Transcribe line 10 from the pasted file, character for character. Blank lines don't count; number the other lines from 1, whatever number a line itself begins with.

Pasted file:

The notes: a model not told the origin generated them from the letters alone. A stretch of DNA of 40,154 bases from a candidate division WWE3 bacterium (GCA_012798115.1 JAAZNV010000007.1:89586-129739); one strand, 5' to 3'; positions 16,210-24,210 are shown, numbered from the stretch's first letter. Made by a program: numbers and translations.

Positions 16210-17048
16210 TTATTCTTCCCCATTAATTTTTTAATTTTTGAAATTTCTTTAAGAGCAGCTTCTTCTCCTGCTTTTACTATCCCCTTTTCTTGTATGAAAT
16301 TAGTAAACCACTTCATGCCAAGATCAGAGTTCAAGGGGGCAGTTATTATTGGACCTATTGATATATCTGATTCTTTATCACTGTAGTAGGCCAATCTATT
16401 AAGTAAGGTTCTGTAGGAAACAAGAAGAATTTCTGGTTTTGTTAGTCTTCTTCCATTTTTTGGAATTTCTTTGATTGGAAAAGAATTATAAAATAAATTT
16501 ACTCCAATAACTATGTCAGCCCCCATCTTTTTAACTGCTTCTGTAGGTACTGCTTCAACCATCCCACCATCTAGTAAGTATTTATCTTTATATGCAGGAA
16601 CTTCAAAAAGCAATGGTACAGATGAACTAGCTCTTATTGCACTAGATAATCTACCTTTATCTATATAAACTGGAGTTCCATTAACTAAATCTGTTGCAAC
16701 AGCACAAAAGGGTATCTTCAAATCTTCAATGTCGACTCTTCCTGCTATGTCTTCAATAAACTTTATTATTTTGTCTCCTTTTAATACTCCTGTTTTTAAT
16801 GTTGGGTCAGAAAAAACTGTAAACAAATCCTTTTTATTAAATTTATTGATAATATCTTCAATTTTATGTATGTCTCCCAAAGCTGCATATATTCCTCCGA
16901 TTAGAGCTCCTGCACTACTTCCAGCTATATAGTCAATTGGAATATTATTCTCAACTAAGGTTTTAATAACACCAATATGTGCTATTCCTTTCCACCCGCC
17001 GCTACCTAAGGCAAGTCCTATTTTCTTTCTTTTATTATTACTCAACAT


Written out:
16901 TTAGAGCTCCTGCACTACTTCCAGCTATATAGTCAATTGGAATATTATTCTCAACTAAGGTTTTAATAACACCAATATGTGCTATTCCTTTCCACCCGCC